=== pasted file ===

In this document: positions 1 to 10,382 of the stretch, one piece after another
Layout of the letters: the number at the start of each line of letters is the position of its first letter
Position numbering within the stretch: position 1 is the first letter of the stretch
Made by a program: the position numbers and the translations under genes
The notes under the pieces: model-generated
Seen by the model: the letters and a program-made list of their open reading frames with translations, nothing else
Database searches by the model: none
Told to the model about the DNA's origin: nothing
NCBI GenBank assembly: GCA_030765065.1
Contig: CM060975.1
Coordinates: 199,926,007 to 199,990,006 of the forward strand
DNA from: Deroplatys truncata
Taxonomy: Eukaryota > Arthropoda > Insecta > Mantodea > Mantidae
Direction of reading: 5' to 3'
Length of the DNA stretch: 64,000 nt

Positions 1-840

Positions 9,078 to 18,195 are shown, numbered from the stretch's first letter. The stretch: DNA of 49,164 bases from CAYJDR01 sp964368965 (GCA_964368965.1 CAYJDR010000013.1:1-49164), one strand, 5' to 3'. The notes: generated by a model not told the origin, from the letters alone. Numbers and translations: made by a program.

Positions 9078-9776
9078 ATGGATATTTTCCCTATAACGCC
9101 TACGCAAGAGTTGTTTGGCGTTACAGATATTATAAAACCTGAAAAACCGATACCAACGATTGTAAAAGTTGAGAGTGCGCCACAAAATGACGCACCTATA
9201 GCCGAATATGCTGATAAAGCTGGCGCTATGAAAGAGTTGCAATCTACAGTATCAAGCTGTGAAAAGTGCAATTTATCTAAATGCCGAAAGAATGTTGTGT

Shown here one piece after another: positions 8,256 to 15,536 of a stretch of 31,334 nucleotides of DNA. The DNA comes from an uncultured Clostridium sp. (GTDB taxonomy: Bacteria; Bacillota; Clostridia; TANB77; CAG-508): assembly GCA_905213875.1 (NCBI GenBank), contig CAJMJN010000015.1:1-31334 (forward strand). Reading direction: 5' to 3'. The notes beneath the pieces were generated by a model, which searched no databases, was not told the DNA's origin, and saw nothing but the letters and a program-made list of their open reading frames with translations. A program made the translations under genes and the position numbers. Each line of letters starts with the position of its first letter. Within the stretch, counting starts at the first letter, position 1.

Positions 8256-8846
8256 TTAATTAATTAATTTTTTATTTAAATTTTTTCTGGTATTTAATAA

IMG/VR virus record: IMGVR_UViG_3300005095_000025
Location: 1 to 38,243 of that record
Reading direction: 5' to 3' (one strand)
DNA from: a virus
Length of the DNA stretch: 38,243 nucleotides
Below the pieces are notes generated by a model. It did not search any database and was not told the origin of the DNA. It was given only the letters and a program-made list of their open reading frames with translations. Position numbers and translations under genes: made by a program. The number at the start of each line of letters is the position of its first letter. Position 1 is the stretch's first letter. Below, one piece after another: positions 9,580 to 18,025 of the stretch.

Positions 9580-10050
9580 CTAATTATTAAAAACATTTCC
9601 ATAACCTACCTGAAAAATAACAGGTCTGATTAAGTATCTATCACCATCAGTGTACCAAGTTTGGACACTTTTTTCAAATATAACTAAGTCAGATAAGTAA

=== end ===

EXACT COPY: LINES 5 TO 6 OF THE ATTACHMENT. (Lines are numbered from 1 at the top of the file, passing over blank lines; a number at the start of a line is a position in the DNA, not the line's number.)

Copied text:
The notes under the pieces: model-generated
Seen by the model: the letters and a program-made list of their open reading frames with translations, nothing else